Tags: Vermont | Sneakers Bistro | bacon | sign

Vermont Town Embroiled in Debate Over 'Bacon' Sign

By Jennifer G. Hickey   |   Wednesday, 27 Aug 2014 12:35 PM

A Winooski, Vermont, restaurant is at the center of a social media firestorm for removing a sign touting its bacon after a vegan Muslim resident took offense.

"It's blown up beyond all imagination," Winooski City Manager Katherine "Deac" Decarreau told The Burlington Free Press.

The controversy is rooted in a program started by the city to encourage local businesses and residents to contribute to the upkeep of flower beds along area roads. As part of "Operation Bloom," if a business agrees to garden, they are allowed to put up a sign of their choice.

Sneakers Bistro and Cafe chose "Yield For Sneakers Bacon."

Soon thereafter, a woman identifying herself as "a member of a Muslim household" wrote on an online forum that, given "the large number of Muslim families in Winooski, as well as many others who do not eat pork for a variety of reasons, it seems unnecessary for this insensitive business sign to be at the city's main crosswalk," the Free-Press reported.

The owners took the sign down, a decision that sparked a backlash.

On Aug. 23, Sneakers Bistro responded on Twitter, "We are here to serve people BREAKFAST, not politics."

A link to the restaurant's Facebook message was inactive Wednesday. But the statement,
reported by BizPacReview, read, "We removed the sign that was located on public property as a gesture of respect for our diverse community. There were also concerns raised about safety. Removing it was not a difficult decision. We still love bacon. We still love eggs. Please have the political conversation elsewhere."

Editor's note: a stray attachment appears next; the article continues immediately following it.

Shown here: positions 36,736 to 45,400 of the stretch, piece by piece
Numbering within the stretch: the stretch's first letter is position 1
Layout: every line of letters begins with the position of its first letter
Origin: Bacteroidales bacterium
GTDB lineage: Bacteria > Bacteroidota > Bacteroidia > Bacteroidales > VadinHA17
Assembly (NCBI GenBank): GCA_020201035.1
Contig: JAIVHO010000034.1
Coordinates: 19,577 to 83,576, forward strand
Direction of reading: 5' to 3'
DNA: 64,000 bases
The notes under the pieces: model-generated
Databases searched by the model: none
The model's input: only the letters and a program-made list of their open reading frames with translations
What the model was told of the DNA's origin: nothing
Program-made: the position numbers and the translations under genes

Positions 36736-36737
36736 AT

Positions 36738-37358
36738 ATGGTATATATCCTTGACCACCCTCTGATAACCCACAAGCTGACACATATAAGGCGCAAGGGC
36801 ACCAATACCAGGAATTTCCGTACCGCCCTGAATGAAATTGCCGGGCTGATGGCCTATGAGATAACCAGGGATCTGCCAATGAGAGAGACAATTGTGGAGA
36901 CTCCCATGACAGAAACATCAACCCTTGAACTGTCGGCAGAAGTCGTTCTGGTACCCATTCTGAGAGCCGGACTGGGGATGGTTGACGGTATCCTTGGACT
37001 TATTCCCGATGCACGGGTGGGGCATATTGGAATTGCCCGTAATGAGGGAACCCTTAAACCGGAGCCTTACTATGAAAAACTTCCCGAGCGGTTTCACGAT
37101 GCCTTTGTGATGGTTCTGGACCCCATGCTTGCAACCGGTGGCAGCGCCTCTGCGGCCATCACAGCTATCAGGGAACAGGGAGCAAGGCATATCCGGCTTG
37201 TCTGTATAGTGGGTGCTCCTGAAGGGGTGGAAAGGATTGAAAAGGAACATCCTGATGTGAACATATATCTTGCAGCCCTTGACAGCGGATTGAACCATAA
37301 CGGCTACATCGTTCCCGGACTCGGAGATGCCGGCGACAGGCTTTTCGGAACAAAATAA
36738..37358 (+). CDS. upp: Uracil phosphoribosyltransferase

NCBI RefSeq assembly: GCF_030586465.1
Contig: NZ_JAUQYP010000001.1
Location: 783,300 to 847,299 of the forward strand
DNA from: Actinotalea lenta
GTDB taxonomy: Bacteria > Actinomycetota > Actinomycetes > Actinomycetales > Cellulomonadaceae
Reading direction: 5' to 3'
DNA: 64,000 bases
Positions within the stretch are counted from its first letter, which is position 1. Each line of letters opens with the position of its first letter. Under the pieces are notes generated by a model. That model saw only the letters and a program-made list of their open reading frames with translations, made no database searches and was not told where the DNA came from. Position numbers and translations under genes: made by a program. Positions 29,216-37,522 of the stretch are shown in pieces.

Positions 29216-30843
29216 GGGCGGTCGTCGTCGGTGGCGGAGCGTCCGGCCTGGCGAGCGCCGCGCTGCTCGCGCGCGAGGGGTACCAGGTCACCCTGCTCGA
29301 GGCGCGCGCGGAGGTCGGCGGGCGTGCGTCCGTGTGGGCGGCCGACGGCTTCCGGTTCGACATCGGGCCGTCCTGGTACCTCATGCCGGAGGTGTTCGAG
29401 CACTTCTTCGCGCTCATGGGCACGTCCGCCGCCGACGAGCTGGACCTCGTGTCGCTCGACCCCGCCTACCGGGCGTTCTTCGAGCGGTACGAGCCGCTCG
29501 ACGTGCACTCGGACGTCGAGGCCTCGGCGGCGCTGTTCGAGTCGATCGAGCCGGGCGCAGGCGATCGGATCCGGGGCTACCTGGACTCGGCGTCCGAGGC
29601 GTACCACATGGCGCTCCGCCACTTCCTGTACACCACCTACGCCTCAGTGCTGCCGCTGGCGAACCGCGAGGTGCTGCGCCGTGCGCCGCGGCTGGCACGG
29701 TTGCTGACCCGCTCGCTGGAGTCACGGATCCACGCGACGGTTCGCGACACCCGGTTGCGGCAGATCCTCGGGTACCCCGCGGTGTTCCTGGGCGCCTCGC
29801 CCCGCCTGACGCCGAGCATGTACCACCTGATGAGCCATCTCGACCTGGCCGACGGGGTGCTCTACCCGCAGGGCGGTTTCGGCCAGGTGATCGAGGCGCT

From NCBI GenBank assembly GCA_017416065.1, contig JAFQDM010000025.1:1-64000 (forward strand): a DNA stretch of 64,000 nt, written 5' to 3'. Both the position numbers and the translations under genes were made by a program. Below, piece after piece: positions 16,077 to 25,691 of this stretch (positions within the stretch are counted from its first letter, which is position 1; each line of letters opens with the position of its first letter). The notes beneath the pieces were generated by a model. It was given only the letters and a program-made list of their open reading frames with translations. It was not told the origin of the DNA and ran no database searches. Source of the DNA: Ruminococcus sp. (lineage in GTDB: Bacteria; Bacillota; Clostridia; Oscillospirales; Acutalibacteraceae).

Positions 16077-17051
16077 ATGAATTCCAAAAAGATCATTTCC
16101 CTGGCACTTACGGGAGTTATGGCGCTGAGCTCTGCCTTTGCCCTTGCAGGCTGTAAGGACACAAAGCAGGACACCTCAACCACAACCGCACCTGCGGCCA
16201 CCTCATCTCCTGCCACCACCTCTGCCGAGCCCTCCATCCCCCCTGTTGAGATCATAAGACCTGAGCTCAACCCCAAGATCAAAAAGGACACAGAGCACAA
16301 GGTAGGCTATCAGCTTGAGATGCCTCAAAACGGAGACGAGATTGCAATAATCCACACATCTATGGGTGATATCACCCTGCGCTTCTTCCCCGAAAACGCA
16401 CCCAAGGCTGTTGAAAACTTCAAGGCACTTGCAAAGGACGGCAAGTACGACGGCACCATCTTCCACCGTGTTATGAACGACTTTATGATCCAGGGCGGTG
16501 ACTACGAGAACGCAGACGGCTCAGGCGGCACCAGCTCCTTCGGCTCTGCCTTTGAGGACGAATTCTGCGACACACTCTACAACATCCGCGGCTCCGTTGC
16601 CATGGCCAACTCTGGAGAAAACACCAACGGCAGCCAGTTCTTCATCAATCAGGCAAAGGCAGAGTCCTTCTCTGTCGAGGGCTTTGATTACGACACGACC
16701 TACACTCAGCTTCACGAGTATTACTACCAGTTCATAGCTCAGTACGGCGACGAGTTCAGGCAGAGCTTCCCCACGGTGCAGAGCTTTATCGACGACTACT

Sneakers owner Marc Dysinger said he had reached out to the person who complained and said the restaurant did not mean to cause any offense, WPTX News reported.

The city of Winooski posted a news release from Decarreau, stating that she saw the request as one that "came as a vegan, not as a Muslim." Decarreau proceeded to defend the restaurant's decision to take down the sign because they did so out of a desire to "be a good neighbor."

After Sneakers removed its Facebook message, those who disagreed with its decision launched their own page and encouraged residents to voice their complaints on the comments section of Sneakers Bistro's website.

Decarreau told the Free-Press the city will ask the Winooski Coalition for a Safe and Peaceful Community for advice, but has no plans to take any further action or make any policy changes.

"Like I said, it's an issue of free speech, and I'm not sure where city government gets involved," Decarreau said.

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